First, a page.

Items are scattered throughout an abandoned room to portray a makeshift methamphetamine laboratory with simulated traps and improvised explosive devices for an exercise at Spangdahlem Air Base, Germany. The exercise, known as the IED Rodeo, represented the first of its kind at Spangdahlem and featured a multilateral event showcasing how different branches and nations, how they locate explosive devices and the steps they take to safely and effectively disarm them.

The exercise, known as the IED Rodeo, represented the first of its kind at Spangdahlem and featured a multilateral event showcasing EOD members and Sappers from different branches and nations, how they locate explosive devices and the steps they take to safely and effectively disarm them.

Teams that participated in the Rodeo included EOD Airmen from Spangdahlem and Royal Air Force Lakenheath, United Kingdom, along with technicians from the U.S. Marine Corps, Germany, Belgium and the Czech Republic.

“This project was really about bringing different units together to train and experience what we do from a different perspective while using different techniques and capabilities,” said U.S. Air Force Tech. Sgt. Paul Hartzog, 52nd CES EOD, craftsman and Rodeo coordinator.

Members staged six contrasting scenarios to emulate real life hazardous scenes where teams put their skills to the test. Each scenario offered its own set of unique problems which had to be addressed differently from the last.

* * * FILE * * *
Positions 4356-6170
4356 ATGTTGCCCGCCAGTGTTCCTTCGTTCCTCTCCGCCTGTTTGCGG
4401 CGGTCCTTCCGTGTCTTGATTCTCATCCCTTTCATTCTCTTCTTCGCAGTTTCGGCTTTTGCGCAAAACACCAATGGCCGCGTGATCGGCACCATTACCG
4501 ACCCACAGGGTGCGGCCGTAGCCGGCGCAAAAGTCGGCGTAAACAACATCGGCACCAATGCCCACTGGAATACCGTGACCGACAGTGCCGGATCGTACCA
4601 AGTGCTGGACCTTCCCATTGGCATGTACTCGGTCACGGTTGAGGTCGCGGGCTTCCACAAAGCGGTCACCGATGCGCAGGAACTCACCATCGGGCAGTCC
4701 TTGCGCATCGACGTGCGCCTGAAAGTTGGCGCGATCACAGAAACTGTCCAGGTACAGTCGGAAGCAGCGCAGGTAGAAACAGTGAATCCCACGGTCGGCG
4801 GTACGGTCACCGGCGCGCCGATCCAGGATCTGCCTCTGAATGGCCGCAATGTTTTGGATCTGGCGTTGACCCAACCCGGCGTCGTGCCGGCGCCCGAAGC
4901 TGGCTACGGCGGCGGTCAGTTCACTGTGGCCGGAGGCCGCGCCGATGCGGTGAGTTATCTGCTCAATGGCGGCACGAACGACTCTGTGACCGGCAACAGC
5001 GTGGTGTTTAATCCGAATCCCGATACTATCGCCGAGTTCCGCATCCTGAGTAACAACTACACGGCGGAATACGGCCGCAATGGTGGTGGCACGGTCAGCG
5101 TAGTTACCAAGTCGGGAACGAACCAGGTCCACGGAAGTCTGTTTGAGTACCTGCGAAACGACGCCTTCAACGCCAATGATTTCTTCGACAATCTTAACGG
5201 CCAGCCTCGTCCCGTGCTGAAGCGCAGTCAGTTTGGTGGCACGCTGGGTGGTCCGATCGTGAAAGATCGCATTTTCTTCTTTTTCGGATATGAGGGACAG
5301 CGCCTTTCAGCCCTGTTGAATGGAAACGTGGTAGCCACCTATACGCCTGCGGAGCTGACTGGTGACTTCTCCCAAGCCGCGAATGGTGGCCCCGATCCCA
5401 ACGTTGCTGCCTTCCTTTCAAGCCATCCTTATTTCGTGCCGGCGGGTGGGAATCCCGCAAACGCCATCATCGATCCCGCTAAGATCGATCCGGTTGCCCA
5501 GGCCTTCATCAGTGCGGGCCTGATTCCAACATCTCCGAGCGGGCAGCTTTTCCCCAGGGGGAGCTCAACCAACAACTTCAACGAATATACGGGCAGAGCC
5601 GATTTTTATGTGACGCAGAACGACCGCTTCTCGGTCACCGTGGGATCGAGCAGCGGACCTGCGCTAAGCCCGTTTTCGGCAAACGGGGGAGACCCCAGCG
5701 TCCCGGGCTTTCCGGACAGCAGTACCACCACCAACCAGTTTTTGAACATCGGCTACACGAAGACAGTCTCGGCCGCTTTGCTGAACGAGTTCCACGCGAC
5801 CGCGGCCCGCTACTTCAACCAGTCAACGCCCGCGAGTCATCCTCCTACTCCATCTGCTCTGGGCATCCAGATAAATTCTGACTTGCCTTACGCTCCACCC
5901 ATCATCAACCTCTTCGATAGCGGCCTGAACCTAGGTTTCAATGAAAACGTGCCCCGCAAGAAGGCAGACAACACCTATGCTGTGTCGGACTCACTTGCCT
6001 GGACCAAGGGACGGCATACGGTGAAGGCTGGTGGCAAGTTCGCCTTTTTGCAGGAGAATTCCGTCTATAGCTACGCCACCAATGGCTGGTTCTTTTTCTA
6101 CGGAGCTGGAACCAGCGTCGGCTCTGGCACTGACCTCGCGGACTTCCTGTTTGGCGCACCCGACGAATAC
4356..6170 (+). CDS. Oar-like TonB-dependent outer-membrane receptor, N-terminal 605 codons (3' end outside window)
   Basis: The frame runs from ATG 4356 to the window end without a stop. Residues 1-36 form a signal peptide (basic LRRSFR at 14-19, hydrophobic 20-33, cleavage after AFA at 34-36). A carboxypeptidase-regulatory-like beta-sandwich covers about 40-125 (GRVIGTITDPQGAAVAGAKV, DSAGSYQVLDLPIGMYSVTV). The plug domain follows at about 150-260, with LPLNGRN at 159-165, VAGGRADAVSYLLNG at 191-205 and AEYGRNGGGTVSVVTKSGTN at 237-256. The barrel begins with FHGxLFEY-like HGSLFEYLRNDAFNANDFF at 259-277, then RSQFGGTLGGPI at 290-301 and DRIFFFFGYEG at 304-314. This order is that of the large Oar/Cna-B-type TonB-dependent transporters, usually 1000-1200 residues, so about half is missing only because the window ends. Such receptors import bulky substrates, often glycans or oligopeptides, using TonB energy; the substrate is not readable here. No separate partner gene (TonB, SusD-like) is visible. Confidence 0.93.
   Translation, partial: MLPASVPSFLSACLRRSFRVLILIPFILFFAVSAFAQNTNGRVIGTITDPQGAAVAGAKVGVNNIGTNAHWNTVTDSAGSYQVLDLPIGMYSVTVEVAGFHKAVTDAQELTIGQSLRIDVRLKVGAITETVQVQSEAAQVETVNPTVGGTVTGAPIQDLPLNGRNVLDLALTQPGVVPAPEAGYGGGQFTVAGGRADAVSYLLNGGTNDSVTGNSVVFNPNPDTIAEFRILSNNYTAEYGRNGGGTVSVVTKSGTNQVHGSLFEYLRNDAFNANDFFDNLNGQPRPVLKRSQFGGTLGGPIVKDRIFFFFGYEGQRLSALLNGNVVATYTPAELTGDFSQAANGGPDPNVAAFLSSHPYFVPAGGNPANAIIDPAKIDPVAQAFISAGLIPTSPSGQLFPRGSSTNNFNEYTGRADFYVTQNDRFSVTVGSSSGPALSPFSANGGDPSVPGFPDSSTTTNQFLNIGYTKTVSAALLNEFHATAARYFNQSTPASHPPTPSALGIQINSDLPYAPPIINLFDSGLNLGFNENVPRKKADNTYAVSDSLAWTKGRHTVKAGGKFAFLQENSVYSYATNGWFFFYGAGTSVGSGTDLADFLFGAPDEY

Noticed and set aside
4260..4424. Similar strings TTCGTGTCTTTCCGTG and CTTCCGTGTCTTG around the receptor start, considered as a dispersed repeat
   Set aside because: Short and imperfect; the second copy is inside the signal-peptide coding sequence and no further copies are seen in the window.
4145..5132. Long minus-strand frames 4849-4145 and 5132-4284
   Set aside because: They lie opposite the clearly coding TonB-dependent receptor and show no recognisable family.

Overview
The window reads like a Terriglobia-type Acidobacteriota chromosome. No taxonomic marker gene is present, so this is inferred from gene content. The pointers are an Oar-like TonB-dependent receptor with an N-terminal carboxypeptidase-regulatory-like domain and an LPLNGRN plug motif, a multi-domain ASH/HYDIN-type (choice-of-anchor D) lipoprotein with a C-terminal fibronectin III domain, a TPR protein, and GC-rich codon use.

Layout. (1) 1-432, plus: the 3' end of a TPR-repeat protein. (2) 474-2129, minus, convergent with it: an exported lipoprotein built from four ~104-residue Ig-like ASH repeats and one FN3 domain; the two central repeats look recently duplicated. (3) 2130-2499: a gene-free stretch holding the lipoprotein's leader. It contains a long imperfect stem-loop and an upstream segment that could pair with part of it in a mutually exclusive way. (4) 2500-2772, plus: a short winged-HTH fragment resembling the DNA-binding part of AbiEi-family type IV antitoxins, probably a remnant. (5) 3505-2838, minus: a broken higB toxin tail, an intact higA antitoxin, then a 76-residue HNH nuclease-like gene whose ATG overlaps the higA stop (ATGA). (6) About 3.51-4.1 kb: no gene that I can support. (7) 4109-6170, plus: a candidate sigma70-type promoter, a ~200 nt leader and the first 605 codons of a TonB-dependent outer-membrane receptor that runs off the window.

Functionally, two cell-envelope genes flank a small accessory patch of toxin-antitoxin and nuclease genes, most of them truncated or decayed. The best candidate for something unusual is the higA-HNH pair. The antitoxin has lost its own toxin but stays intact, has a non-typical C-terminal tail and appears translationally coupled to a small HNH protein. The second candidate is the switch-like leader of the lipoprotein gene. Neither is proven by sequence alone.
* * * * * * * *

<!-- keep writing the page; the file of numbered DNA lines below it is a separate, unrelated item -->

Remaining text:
One mock scenario involved an IED in a simulated methamphetamine laboratory. Event coordinators prepped the abandoned room with dummy bombs, booby traps, and other various items that would be found in an actual cookhouse.

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“The more IEDs you train on, the better you are prepared for the field,” said Senior Airman Douglas Wilkens, 52nd CES EOD team member.

All members had the opportunity to participate in and observe each scenario in an effort to expand their knowledge and proficiency in the ever-changing world of IEDs.

“I really enjoyed the training here and think multiple nations need to come together and conduct training like this on a regular basis,” said U.S. Marine Corps Staff Sgt. Keith Losordo. “It keeps the partnership close.”

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